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Fiction

IN BRIEF

August 11, 1991|Michael Harris

MY ROMANCE by Gordon Lish (W. W. Norton: $18.95; 160 pp.). In this "light novel," Gordon Lish not only walks the tightrope between raw feeling and smirking artifice, he dances on it, rides a unicycle, wiggles his ears. Somewhat surprisingly in a work as self-conscious as this--the narrator, like the author, is named Gordon Lish, works for a major New York publisher, is a former fiction editor of Esquire magazine and suffers from psoriasis--he keeps his balance fairly well.

"My Romance" consists of two paragraphs. The first paragraph is 150-odd pages long. The second is a single sentence, or punch line, teetering, like the rest of the novel, between pathos and crashing irony. Together, they make up an impromptu lecture Lish/Lish gives at a writing conference. Burdened by family problems--including his father's recent death, for which he feels partly responsible--he eschews the polite remarks expected of him and tries to "produce a scream of some kind . . . scare myself, change the terms, rearrange the rules, let recklessness overtake me," frankly daring the audience to walk out and the reader to slam the covers shut.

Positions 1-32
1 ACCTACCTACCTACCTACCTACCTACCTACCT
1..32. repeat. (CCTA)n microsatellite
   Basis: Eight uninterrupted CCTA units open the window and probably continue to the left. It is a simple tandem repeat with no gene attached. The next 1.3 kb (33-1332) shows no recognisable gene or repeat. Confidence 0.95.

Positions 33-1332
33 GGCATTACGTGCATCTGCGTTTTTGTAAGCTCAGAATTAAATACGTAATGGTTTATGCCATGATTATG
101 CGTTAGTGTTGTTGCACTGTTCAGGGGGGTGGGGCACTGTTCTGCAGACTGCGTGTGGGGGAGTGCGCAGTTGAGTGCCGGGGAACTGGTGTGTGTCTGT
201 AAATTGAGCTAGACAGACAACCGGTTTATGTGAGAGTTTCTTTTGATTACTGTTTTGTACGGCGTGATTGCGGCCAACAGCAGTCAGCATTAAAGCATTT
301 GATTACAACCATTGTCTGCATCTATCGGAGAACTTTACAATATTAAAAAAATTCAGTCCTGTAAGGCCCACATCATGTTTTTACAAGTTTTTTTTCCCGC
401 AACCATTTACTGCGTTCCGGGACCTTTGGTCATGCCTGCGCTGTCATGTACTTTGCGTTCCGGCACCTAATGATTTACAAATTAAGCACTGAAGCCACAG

Many will call his bluff. This is not what a lot of people would consider a fun read. It's obsessively long-winded about Lish/Lish's skin disease (to combat it, he sunbathes on Manhattan rooftops wearing goggles and elevator shoes, slathered in mineral oil that drips on the manuscripts he edits), his baggy clothes, his hypersensitive ego, his nagging guilt.

But there is fun in "My Romance"--in its language, in the skill with which it parodies and stylizes off-the-cuff speech: its repetitions, its verbal tics, its apparently aimless but carefully contrived meanderings. In this respect, it's a little like J. D. Salinger's "Seymour: An Introduction," granted a huge fall-off in subject matter. Salinger's Buddy Glass tries to describe grace and genius in everyday, contemporary terms. Lish's Lish is confessing to the pettiness and inadequacy that human beings bring even to their most significant moments.

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